Durham businessman: Let’s make billionaires pay taxes the way the rest of us do

Author and small business owner Michael De Los Santos wonders why billionaires like Jeff Bezos — pictured here heading off on a self-financed spaceflight — don’t pay a fairer share of their income in taxes — Photo by Joe Raedle/Getty Images

Rising inflation and the escalating cost of everything from gas to houses made Tax Day 2022 even more significant for many Americans this year. Rising economic anxiety collided with middle class tax bills as families worried about the future and made plans to tighten their belts.

The nation’s 700 billionaires face no such worries, however. Unlike the rest of us who struggled through the pandemic and are now trying to catch up in its aftermath, billionaires enjoyed an enormous increase in their wealth over the last two years.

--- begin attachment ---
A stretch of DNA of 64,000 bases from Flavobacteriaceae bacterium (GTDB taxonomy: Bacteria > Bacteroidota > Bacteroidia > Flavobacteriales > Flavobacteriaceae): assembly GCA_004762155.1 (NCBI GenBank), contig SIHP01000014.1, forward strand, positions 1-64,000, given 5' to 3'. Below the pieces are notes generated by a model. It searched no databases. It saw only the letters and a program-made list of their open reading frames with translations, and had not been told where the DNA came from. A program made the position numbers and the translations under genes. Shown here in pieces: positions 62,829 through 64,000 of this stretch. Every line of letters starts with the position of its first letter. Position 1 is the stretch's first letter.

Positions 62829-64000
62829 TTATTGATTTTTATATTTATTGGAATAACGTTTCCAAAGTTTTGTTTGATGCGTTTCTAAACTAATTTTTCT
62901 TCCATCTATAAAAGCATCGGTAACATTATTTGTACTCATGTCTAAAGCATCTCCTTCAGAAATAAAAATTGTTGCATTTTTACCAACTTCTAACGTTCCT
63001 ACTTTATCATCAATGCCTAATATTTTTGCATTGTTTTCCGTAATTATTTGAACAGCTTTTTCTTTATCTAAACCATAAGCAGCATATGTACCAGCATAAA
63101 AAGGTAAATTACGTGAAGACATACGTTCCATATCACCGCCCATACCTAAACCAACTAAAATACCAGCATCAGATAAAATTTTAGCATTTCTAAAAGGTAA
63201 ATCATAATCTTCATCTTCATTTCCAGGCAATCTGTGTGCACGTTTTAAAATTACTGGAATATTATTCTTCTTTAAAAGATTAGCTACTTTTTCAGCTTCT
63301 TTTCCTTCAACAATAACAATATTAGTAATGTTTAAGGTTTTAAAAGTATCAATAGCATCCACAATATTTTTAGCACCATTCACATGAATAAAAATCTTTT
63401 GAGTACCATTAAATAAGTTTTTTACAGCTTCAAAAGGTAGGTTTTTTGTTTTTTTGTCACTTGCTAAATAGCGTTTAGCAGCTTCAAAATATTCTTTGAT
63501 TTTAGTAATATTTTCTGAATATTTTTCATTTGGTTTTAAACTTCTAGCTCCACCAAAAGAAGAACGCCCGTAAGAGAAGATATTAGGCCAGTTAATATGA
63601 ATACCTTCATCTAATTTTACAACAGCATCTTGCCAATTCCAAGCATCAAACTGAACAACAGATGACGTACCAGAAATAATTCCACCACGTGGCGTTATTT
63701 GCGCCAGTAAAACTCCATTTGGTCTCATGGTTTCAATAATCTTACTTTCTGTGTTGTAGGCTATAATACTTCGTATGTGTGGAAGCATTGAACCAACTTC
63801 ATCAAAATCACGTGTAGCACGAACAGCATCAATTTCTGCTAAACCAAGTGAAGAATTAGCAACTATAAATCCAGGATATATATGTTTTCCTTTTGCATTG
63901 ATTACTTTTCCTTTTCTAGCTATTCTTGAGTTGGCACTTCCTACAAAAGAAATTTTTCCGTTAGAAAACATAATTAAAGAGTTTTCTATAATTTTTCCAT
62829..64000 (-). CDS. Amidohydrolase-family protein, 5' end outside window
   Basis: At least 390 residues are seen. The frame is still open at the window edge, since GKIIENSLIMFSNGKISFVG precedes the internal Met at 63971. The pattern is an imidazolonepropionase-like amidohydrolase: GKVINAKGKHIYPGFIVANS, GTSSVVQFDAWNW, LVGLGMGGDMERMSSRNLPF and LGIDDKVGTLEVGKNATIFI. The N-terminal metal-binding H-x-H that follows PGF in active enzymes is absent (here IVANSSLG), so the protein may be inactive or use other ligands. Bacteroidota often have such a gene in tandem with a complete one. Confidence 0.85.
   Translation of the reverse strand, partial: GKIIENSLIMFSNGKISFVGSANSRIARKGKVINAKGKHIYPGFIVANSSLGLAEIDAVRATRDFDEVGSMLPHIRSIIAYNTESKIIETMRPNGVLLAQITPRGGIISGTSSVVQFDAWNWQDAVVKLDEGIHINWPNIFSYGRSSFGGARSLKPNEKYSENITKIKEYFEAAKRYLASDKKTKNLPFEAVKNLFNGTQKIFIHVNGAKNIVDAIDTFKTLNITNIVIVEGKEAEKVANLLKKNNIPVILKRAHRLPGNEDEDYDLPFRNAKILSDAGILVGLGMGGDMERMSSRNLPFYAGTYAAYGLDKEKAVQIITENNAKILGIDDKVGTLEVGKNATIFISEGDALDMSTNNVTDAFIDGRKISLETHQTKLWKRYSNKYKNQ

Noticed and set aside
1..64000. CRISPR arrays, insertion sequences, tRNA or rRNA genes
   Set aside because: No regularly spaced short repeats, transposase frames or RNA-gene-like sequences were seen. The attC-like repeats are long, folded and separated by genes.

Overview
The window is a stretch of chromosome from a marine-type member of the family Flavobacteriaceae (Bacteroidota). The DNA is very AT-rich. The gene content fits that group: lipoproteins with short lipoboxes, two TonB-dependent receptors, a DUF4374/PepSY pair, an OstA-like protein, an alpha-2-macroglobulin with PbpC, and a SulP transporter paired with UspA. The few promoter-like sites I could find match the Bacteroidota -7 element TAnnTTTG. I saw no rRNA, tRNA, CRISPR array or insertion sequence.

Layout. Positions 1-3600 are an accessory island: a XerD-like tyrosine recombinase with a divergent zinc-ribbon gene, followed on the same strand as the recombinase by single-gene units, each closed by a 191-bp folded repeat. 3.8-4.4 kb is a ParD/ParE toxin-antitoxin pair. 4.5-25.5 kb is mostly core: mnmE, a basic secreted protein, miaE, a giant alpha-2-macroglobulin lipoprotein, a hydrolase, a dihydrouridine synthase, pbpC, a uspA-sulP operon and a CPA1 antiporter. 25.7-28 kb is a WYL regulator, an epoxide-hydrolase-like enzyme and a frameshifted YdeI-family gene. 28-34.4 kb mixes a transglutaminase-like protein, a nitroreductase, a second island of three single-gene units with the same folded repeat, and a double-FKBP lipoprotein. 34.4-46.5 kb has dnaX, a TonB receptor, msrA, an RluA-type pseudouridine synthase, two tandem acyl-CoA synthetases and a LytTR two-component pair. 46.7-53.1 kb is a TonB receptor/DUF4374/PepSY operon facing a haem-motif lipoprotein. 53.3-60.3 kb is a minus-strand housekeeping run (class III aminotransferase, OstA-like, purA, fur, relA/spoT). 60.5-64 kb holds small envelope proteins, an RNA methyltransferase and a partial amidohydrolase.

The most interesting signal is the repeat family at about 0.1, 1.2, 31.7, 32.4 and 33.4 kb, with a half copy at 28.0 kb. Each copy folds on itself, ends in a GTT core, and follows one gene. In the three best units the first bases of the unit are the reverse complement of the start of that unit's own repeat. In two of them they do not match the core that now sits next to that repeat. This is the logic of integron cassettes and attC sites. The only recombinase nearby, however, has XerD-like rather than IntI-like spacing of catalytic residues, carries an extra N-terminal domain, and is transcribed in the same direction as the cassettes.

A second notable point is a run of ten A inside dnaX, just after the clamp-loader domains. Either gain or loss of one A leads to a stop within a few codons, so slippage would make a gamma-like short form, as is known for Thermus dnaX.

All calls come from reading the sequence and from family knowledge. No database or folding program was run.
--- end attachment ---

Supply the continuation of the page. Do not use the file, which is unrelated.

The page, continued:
Yet, thanks to our skewed and unfair tax code, they won’t have to pay more in taxes like the rest of us do. As a Black small business owner who works hard every day to make it a success, and who—like everyone else who isn’t rich—has to pay taxes on the income it produces for my family, I can’t see why the rich deserve this preferential treatment.

According to Forbes data analyzed by Americans for Tax Fairness, U.S. billionaires have gotten $1.7 trillion richer over the first two years of the pandemic while our state’s four billionaires have gotten more than 45% richer, with $6 billion more to their names since 2020. That’s a stark contrast to the number of people who lost jobs and businesses, and suffered through illness over that same period—or even to the number of people who did alright during the pandemic but did not significantly increase their personal wealth.